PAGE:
GLOBAL - Cohen & Steers, the US investment firm specialising in real estate, remains confident that the majority of global listed real estate companies will weather the economic crisis despite the poor lending environment, according to its latest Review and outlook for the international real estate markets.

Cohen & Steers has predicted listed property companies will have enough operating capital to last until 2010 but expects those with recurring cash flows and strong balance sheets will be the highest performers.

More specifically, it believes many companies will produce "outstanding returns" in time and, as a result, has increased holdings in its portfolios to take advantage of the high potential returns.

That said, C&S expects global real estate companies will see declines of 3% in cash flows this year because of lower demand, and this is likely to cause higher vacancy rates, albeit vacancies are unlikely to be as high as in previous downturns.

The UK, and in particular the London office market, is predicted to experience a more severe recession than the rest of Europe. According to the S&P Developed Ex-US Index, the UK had a total return of -46.3% over 2008.

Retail property stocks in France should continue being well-positioned, suggested C&S, as private consumption levels are expected to drive the economy despite falls in the country's gross domestic products.

The report warns the Netherlands' economy could decline further as a result of global trade slowing and believes Germany is unlikely to recover until international trading speeds up. German property companies returned -58.7% in 2008 and, according to Cohen & Steers, have suffered from corporate governance problems, insufficient dividend coverage and their high leverage.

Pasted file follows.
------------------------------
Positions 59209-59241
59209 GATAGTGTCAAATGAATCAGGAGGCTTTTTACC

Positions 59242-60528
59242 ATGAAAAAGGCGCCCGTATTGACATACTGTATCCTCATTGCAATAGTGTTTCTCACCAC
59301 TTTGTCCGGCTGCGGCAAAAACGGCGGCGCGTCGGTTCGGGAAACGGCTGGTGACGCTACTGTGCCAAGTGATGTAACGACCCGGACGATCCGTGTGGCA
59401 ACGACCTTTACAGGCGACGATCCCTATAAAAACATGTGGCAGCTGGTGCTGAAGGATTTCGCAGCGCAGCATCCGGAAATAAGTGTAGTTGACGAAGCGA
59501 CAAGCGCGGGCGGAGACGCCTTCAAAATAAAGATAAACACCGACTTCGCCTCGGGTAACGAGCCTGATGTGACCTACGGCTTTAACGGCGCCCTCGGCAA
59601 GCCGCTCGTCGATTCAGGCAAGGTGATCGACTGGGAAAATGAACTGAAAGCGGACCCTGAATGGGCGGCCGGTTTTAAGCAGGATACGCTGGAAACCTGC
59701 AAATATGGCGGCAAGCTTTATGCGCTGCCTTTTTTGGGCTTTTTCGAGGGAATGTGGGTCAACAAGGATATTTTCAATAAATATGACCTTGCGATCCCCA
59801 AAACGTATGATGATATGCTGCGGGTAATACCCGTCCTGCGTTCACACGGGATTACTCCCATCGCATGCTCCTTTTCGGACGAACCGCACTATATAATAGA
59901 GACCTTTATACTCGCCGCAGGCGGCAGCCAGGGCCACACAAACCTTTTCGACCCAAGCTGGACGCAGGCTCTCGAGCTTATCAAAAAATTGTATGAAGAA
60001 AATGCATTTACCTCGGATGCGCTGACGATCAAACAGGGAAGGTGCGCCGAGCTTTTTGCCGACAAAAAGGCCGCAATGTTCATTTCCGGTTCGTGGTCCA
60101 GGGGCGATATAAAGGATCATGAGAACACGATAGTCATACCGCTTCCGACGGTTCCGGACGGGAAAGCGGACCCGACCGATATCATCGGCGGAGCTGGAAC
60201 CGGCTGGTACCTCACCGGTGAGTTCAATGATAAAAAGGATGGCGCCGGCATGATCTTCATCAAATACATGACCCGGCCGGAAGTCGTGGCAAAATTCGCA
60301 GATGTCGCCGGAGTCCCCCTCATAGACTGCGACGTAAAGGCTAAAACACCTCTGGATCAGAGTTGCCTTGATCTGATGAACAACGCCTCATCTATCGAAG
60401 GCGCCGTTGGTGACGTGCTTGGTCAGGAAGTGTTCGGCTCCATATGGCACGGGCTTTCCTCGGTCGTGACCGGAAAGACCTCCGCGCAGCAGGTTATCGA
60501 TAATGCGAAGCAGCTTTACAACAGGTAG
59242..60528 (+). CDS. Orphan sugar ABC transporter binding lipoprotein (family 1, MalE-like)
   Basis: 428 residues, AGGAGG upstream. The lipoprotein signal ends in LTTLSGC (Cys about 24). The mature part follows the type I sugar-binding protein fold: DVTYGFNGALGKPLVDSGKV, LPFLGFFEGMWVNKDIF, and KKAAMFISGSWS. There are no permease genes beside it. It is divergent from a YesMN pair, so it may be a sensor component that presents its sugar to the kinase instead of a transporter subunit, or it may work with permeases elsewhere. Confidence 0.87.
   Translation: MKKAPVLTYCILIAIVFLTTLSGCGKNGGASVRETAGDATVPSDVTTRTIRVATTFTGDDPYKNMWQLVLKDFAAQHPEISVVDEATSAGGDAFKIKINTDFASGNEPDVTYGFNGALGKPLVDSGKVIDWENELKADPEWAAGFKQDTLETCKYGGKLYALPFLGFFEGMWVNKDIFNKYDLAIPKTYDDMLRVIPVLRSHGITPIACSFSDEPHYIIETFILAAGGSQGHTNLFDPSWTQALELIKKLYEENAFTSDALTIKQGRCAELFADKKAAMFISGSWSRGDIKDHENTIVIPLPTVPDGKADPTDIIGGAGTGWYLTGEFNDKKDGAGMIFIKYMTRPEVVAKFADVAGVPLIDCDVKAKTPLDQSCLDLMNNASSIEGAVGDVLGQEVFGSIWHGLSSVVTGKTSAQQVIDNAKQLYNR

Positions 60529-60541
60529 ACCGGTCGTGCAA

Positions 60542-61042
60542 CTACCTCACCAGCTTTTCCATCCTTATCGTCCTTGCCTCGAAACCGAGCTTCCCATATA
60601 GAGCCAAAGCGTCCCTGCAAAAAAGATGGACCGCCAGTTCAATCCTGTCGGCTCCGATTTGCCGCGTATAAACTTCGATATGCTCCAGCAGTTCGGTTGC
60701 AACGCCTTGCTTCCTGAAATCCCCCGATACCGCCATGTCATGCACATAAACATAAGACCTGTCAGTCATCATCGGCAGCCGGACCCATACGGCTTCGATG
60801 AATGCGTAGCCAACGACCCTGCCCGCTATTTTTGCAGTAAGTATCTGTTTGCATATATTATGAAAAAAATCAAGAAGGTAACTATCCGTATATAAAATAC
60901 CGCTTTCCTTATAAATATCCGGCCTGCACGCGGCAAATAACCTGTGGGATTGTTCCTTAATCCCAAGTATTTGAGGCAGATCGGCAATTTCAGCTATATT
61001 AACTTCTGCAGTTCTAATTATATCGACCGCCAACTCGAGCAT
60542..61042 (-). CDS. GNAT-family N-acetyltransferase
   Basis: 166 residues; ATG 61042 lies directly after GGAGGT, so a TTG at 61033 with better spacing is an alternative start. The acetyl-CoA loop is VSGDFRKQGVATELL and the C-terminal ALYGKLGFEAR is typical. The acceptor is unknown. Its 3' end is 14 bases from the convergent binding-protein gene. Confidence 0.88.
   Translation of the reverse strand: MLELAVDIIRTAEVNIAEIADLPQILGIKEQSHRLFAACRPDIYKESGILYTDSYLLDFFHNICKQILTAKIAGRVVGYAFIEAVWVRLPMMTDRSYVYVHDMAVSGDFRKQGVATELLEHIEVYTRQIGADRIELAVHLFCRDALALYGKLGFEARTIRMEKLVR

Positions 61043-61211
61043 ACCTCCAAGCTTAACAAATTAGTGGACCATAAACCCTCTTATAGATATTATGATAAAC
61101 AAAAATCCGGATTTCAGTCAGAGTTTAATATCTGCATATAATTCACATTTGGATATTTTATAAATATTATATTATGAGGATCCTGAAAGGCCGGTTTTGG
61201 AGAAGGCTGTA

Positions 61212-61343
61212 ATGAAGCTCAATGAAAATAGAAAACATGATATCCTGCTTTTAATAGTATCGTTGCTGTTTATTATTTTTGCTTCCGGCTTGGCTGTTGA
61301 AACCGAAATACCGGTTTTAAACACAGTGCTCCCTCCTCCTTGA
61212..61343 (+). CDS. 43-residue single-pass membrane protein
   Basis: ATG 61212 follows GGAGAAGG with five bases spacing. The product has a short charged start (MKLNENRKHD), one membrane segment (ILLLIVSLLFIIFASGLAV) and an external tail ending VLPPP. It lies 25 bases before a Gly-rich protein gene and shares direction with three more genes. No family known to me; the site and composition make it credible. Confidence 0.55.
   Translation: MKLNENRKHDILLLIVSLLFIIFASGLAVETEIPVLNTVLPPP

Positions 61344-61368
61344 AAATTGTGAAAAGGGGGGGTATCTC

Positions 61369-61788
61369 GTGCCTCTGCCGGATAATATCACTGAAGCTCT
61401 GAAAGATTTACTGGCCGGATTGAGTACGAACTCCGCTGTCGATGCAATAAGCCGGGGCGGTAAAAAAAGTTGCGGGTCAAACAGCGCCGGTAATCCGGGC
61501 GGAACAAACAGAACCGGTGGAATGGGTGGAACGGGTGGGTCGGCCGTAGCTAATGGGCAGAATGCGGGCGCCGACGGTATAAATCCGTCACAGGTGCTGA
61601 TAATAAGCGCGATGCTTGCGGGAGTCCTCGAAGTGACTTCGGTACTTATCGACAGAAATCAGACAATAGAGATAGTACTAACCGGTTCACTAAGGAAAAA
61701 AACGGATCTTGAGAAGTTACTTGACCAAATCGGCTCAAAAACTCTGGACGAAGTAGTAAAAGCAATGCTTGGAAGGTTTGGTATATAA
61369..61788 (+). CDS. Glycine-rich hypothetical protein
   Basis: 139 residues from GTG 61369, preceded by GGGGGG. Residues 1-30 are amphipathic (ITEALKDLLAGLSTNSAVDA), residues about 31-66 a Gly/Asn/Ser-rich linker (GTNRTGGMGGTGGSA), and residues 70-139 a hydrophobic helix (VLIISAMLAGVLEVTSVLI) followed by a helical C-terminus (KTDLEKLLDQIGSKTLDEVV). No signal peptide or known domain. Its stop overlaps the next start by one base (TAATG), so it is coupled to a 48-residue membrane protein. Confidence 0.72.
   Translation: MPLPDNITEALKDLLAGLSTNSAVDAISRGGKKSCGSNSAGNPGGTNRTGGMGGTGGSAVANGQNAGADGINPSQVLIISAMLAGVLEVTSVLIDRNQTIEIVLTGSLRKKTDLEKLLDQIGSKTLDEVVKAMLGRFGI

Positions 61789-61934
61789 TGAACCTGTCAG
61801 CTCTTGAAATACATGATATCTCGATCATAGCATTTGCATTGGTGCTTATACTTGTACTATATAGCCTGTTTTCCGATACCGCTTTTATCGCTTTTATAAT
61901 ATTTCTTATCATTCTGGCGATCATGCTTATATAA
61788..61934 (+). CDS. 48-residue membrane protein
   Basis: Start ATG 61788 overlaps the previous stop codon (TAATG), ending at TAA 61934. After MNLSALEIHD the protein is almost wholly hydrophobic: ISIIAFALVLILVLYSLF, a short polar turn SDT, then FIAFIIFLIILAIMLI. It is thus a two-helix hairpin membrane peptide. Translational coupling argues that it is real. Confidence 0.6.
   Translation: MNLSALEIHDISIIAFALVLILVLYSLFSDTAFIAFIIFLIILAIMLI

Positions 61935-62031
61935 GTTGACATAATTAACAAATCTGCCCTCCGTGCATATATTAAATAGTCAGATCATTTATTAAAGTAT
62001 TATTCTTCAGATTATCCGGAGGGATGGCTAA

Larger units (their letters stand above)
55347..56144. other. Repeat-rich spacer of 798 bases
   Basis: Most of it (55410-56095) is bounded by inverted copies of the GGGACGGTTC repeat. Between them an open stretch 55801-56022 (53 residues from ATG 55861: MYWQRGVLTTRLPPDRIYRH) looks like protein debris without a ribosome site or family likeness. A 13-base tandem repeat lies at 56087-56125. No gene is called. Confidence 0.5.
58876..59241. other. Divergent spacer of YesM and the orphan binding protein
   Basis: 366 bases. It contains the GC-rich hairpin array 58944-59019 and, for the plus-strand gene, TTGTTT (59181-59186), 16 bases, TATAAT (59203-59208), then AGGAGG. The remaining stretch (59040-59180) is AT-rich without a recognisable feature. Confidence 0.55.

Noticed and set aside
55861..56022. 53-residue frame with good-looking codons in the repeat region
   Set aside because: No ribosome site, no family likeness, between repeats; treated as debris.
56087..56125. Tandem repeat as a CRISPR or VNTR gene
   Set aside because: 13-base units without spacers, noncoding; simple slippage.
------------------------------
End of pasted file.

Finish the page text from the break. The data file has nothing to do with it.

Despite market volatility and slowing economy, Cohen & Steers has predicted Asia Pacific real estate markets will make a solid recovery thanks to its economies having relatively low leverage.

The cut in interest rates and conservative balance sheets of Hong Kong's property companies means they are well-positioned for the downturn, despite worsening fundamentals, according to the real estate adviser.

Japanese Real Estate Investment Trusts (REITs) with assets in Tokyo and good banking relationships are also predicted to do well thanks to the capital's strong office market. Singapore REITs, however, are likely to face refinancing issues because of the lack of capital available.

By contrast, Australia's equity re-capitalisations and monetary policy may help lessen the impact of cash shortages. 

In the US, Cohen & Steers believes investors seeking higher income may start targeting real estate securities, as they recorded an average dividend yield of 7.6% at 31 December 2008 compared to a 3.2% dividend yield from the S&P 500 Index for stocks.

Balance sheets are expected to remain under pressure, however, until banks start lending again and unsecured bonds and commercial mortgage-backed securities become more available. 

The FTSE NAREIT Equity Index returned -38.8% for the fourth quarter of 2008 and -37.7% for the year.

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